In a recent study published in the PLoS ONE journal, researchers assessed the cytoprotective activity of nicotine against coronavirus disease 2019 (COVID-19).
Throughout the COVID-19 pandemic, one of the many topics of debate is whether individuals who smoke are at a lower or higher risk of contracting a severe acute respiratory syndrome coronavirus 2 (SARS-CoV-2) infection.
Several studies have reported clinical data. However, there is a controversy regarding the interpretation and collection of the data. Notably, a controversial hypothesis has gained popularity that nicotine could potentially prevent COVID-19.
About the study
In the present study, the researchers performed cytotoxicity assays to assess the potential cytoprotective activity displayed by nicotine against COVID-19.
The team utilized virus strains including SARS-CoV-2, USA WA 01/2020, and CSU V3 3/17/2020 for this study, and the cell line Vero E6 was employed for the plaque reduction assay. The cytotoxicity assay was performed by testing nicotine at different concentrations such as 0.005, 0.01, 0.05, 0.1, 0.5, 1, 5, 10 μM. This wide range of concentrations ensured that plasma nicotine levels reported in smokers were also included in the assay. Cytotoxicity was estimated with the alamar blue reagent, while cytoprotection and cell viability were assessed after staining with acridine orange (AO)/ propidium iodide (PI).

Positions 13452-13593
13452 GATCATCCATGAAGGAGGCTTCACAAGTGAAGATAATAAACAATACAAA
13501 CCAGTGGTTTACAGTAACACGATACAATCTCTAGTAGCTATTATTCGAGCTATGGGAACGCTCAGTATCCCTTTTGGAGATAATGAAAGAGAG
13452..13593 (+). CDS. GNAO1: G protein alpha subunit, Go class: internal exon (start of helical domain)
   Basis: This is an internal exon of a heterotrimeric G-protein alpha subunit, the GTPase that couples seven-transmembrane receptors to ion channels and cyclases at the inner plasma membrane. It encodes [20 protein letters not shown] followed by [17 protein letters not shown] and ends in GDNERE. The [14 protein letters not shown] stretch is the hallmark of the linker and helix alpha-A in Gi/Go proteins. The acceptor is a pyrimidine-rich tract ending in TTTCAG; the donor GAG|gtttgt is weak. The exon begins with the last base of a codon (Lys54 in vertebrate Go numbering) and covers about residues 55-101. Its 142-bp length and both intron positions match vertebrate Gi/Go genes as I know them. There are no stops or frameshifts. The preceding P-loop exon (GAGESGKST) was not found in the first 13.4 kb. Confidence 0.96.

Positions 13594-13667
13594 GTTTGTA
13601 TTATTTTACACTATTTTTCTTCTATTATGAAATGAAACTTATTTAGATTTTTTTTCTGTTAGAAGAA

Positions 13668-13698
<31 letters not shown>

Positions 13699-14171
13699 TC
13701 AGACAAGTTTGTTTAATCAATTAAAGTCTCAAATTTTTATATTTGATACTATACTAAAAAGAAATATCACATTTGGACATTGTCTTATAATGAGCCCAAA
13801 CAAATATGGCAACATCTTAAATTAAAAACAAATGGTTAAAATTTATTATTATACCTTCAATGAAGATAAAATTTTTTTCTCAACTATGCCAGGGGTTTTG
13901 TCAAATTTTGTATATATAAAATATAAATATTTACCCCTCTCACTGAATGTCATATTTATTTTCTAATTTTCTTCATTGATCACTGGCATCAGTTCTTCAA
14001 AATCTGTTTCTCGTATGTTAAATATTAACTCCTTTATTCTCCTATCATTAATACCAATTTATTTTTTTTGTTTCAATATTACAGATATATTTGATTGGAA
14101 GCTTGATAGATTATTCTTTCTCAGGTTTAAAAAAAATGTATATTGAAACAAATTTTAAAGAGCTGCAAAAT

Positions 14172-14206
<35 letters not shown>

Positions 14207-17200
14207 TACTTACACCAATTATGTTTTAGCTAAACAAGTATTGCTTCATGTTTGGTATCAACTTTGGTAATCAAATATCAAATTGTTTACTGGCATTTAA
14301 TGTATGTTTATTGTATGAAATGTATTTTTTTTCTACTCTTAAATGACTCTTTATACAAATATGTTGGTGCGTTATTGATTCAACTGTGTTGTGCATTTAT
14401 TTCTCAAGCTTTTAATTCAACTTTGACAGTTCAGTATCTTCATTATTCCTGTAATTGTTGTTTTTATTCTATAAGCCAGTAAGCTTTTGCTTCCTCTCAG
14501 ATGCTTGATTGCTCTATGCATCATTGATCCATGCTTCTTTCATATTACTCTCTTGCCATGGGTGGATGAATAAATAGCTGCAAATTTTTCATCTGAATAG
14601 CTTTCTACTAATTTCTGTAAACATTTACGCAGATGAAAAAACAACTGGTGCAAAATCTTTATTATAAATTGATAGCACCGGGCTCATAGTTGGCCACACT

Cytotoxicity tests were performed on the activity of nicotine against SARS-CoV-2 in Vero E6 cells. Cytoprotection was evaluated as cell death in comparison to the live cell count. Cell death was calculated as per the number of cells that were stained with PI while the number of live cells was estimated as per AO staining. Furthermore, the team determined if nicotine was active in the assessed cell growth media and the cell culture condition using 2% Dulbecco's modified eagle medium (DMEM) comprising 2mM L-glutamine by exposing A549 lung cancer cells to nicotine or the vehicle control.
The study findings showed that none of the nicotine concentrations provided sufficient cytoprotection against COVID-19 in Vero E6 cells. Additionally, compared to the media control sample comprising DMEM, the team found no cytotoxicity in the nicotine treatment.
Notably, nicotine elicited Erk1/2 (extracellular signal‑regulated protein kinase) phosphorylation in A549 cells. This indicated that nicotine showed significant activity in the DMEM cell culture.
The study findings showed that even in the presence of high concentrations of nicotine, there was no considerable cytoprotective activity induced against COVID-19 while nicotine at 2 μM to 10 μM in the control media displayed normal activity of Erk phosphorylation.
The researchers believe that future studies could determine the activity of nicotine against SARS-CoV-2 in other cell lines.